When the oral health of Colorado comes into question, our state’s dentists respond. That was the clear case this past spring in Durango, where local dentists partnered with public health organizations and community members to defeat a citizen initiative to prohibit the addition of fluoride to the city’s drinking water.When the oral health of Colorado comes into question, our state’s dentists respond. That was the clear case this past spring in Durango, where local dentists partnered with public health organizations and community members to defeat a citizen initiative to prohibit the addition of fluoride to the city’s drinking water. “We know that oral health is directly linked to overall health and that community water fluoridation is one of the best ways to ensure that all members of our community receive the benefits of fluoride,” said Dr. Angela Pinkerton, a Durango pediatric dentist and president of the San Juan Basin Dental Society. “When it became clear that this initiative would be on the Durango ballot, we knew that dentists had to make sure that our community understood the benefits and safety of fluoridated water, while also ensuring that scare tactics and false information did not take over the conversation.”
That much anticipated misinformation campaign was quickly coming together in Durango, as it does in all community water fluoridation debates. But it was met just as swiftly with a resounding effort from the local community and statewide public health groups. The CDA partnered with Healthier Colorado and the Delta Dental of Colorado Foundation to conduct a survey of Durango residents and to build a campaign plan to defeat Question 1 on the April ballot.
“The poll was critical,” said Molly Pereira, CDA associate executive director. “We quickly learned that the majority of Durango residents supported community water fluoridation, believed it was safe and wanted factual information, instead of scare tactics, about fluoride.
“Most importantly, Durango residents understood the health benefits of drinking water with fluoride and the importance of fluoridated water to children and lower income community members,” Pereira said.
From this survey came the tools to communicate the benefits of community water fluoridation to Durango voters—and ultimately an overwhelming 64% defeat of Question 1 on April 4.
There was plenty of hard work necessary to get to this victory. The CDA and Healthier Colorado provided staffing and financial resources to the campaign. This partnership became stronger by working with local dentists such as Dr. Pinkerton. The team also worked with local public health officials to better understand the health issues and needs of the community.
The key to the success of the campaign may have come down to a single person, Sherrod Beall, a Durango pediatric nurse practitioner. Beall partnered with Dr. Tony Palmer, a retired local anesthesiologist, to launch the Healthy Kids, Healthy Durango campaign against Question 1. Beall managed the day-to-day tasks of the campaign, including answering media inquiries, chasing endorsements from community leaders, finding yard sign locations and helping raise the money necessary to defeat Question 1.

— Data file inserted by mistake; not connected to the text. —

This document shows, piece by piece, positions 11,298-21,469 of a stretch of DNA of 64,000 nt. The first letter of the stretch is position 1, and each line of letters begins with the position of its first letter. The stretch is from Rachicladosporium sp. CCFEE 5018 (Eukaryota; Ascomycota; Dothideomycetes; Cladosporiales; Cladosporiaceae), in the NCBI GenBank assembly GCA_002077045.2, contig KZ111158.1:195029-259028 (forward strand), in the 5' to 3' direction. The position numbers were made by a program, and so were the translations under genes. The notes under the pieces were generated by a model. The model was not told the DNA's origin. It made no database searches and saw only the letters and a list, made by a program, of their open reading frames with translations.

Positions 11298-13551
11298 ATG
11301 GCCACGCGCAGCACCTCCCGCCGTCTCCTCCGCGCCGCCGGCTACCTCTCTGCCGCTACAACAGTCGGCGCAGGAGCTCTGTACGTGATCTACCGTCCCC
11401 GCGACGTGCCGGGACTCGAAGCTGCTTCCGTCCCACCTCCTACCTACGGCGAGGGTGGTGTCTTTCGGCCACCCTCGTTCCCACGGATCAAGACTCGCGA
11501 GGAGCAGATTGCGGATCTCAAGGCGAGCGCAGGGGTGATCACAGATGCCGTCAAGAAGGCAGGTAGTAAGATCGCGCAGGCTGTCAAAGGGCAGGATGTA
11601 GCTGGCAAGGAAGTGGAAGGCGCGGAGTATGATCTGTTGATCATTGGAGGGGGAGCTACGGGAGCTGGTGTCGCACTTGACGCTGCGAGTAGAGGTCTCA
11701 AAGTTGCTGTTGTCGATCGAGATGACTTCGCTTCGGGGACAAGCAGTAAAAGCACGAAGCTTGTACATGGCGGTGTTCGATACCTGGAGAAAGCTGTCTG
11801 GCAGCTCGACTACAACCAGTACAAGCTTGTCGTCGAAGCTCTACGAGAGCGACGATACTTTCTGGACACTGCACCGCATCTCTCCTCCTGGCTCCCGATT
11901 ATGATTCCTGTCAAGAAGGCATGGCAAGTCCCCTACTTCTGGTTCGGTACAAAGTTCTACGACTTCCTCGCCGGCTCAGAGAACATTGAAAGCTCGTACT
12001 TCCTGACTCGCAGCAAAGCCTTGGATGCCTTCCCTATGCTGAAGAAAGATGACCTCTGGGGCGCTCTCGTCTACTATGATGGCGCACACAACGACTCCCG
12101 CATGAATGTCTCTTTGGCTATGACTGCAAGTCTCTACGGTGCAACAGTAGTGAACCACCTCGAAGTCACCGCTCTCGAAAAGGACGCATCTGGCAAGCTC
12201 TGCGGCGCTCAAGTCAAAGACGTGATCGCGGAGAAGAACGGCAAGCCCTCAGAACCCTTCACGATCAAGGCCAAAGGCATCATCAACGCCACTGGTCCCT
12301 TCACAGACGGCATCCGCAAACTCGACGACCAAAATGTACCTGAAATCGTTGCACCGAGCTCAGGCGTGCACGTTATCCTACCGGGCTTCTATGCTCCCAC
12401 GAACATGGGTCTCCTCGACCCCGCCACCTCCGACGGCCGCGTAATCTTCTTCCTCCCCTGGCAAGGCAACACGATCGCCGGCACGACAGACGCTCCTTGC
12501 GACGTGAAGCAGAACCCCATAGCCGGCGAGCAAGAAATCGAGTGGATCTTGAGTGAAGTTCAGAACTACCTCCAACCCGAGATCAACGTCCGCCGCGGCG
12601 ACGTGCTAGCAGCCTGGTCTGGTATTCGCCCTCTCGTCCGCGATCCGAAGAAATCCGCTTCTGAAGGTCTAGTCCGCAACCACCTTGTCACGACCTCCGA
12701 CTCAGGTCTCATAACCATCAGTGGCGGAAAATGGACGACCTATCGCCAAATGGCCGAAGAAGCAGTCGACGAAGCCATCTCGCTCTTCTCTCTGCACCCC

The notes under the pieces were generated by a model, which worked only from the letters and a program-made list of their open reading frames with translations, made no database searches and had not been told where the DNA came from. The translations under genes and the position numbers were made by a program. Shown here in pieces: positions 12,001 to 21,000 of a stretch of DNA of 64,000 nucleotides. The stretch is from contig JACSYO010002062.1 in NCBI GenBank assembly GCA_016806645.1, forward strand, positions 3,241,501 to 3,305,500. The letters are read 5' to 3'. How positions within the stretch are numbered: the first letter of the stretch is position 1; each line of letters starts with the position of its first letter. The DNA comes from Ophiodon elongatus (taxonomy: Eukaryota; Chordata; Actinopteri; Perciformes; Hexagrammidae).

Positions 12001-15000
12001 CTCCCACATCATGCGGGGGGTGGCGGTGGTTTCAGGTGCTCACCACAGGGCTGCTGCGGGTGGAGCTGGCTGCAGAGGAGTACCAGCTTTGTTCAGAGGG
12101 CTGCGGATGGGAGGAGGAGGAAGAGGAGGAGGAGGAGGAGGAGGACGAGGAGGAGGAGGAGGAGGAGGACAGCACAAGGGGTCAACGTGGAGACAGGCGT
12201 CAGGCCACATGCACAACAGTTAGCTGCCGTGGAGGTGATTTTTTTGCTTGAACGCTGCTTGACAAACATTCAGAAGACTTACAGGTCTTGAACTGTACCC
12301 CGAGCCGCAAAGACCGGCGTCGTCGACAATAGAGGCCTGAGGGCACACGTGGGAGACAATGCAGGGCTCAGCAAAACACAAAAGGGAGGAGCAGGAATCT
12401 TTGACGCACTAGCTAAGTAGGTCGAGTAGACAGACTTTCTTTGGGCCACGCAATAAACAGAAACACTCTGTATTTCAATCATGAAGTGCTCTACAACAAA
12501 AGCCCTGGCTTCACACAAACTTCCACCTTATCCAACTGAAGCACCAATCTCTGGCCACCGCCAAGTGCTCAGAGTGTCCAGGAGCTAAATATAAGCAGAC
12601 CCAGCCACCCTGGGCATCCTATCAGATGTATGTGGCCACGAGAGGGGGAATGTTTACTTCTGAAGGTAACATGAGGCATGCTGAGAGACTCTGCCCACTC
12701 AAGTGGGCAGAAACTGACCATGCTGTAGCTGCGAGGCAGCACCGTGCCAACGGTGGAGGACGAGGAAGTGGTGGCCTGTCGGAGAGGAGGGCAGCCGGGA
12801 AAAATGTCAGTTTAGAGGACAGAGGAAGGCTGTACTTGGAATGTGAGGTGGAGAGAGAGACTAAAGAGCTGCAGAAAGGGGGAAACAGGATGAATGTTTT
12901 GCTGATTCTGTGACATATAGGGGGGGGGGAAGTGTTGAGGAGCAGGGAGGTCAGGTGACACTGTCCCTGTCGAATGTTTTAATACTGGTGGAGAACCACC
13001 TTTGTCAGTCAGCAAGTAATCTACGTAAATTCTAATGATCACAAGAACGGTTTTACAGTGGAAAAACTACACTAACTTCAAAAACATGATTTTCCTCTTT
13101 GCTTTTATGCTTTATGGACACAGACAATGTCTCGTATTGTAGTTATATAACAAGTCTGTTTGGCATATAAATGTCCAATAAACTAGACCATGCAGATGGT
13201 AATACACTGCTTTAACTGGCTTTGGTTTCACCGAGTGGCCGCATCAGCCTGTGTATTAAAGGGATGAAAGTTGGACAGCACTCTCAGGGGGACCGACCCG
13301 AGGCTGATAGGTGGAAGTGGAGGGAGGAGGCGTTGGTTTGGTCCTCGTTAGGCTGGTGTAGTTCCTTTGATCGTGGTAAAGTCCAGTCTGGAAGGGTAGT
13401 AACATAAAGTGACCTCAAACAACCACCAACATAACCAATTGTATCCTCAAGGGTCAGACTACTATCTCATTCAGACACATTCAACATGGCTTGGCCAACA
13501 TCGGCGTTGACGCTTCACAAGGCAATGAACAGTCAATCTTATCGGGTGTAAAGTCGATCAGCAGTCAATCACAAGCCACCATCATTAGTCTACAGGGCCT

“Many hands came together to build a successful campaign and to protect the health of our community,” said Beall, who was recognized by the CDA recently with its Oral Health Advocate award. “We could never have been successful without the strong local and statewide partnerships, dedication of local dentists, doctors, hygienists, nurses and others.”
Beall’s local efforts were supported by a strong campaign that included newspaper advertising, direct mail, Facebook and digital advertising, media outreach and lots of conversations with voters at chamber of commerce and other local events.
In the end, more than 100 community organizations, medical professionals, community leaders and statewide organizations endorsed the Healthy Kids, Healthy Durango campaign and publicly opposed Question 1. Two of the tipping points may have been opposition to Question 1 by the Durango School District Board of Education and the Durango Herald.
“It became clear to these leading community voices that prohibiting fluoride in our drinking water would hurt our community, and they just could not support that measure,” said Dr. Mark Blue, a Durango periodontist who was among the many local dentists who contributed time and financial resources toward the campaign.
Durango dentists also talked with their patients and families, and on one March morning, posted nearly 100 yard signs across the city. That effort was memorialized on a recent cover of ADA News.
“I can’t say thank you enough for the teamwork and collaboration put into this campaign by so many organizations and individuals,” Dr. Blue concluded. “Durango voters clearly saw the passion and resolve of our campaign and, most importantly, they understood that community water fluoridation is safe and effective—it has clear benefits to all members of our diverse community.”
It’s likely there will be more fluoridation debates like Durango in the future. The CDA established the Colorado Fluoride Facts website and social media at cofluoridefacts.org to help our profession’s ongoing efforts to communicate the benefits of community water fluoridation. If you hear anything in your community about removing or adding fluoride to the drinking water, please do not hesitate to contact Molly Pereira at the CDA at 303-996-2844 or firstname.lastname@example.org.